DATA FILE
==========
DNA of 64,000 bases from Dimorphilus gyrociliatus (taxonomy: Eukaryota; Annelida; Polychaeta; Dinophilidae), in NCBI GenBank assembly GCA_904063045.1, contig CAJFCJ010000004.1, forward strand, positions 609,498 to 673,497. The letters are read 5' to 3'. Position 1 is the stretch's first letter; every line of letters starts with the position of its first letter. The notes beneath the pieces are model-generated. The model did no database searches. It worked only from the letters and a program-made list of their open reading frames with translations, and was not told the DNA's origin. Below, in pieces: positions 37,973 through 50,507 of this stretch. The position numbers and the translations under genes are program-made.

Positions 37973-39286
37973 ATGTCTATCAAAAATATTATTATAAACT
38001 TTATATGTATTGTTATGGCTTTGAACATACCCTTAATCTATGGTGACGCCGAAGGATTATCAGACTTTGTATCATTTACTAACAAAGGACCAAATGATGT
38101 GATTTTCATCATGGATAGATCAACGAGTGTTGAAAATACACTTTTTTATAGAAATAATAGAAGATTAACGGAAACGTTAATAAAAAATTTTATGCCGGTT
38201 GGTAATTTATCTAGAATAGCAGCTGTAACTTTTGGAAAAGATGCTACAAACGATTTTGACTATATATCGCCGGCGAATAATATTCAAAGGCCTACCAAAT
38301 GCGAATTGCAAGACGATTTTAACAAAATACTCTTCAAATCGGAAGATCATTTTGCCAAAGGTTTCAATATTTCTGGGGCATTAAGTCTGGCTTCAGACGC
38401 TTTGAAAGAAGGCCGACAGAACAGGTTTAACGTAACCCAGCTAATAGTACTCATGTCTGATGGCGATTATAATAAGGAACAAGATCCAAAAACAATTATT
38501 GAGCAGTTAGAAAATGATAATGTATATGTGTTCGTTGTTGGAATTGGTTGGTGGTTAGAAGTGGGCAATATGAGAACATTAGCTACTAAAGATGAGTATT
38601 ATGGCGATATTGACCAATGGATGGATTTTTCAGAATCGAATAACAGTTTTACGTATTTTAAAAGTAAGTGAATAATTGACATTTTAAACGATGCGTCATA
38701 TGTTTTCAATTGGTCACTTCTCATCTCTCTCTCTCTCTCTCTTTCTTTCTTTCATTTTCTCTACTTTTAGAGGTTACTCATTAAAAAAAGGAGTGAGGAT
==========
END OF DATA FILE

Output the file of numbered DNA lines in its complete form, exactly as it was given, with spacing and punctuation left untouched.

DNA of 64,000 bases from Dimorphilus gyrociliatus (taxonomy: Eukaryota; Annelida; Polychaeta; Dinophilidae), in NCBI GenBank assembly GCA_904063045.1, contig CAJFCJ010000004.1, forward strand, positions 609,498 to 673,497. The letters are read 5' to 3'. Position 1 is the stretch's first letter; every line of letters starts with the position of its first letter. The notes beneath the pieces are model-generated. The model did no database searches. It worked only from the letters and a program-made list of their open reading frames with translations, and was not told the DNA's origin. Below, in pieces: positions 37,973 through 50,507 of this stretch. The position numbers and the translations under genes are program-made.

Positions 37973-39286
37973 ATGTCTATCAAAAATATTATTATAAACT
38001 TTATATGTATTGTTATGGCTTTGAACATACCCTTAATCTATGGTGACGCCGAAGGATTATCAGACTTTGTATCATTTACTAACAAAGGACCAAATGATGT
38101 GATTTTCATCATGGATAGATCAACGAGTGTTGAAAATACACTTTTTTATAGAAATAATAGAAGATTAACGGAAACGTTAATAAAAAATTTTATGCCGGTT
38201 GGTAATTTATCTAGAATAGCAGCTGTAACTTTTGGAAAAGATGCTACAAACGATTTTGACTATATATCGCCGGCGAATAATATTCAAAGGCCTACCAAAT
38301 GCGAATTGCAAGACGATTTTAACAAAATACTCTTCAAATCGGAAGATCATTTTGCCAAAGGTTTCAATATTTCTGGGGCATTAAGTCTGGCTTCAGACGC
38401 TTTGAAAGAAGGCCGACAGAACAGGTTTAACGTAACCCAGCTAATAGTACTCATGTCTGATGGCGATTATAATAAGGAACAAGATCCAAAAACAATTATT
38501 GAGCAGTTAGAAAATGATAATGTATATGTGTTCGTTGTTGGAATTGGTTGGTGGTTAGAAGTGGGCAATATGAGAACATTAGCTACTAAAGATGAGTATT
38601 ATGGCGATATTGACCAATGGATGGATTTTTCAGAATCGAATAACAGTTTTACGTATTTTAAAAGTAAGTGAATAATTGACATTTTAAACGATGCGTCATA
38701 TGTTTTCAATTGGTCACTTCTCATCTCTCTCTCTCTCTCTCTTTCTTTCTTTCATTTTCTCTACTTTTAGAGGTTACTCATTAAAAAAAGGAGTGAGGAT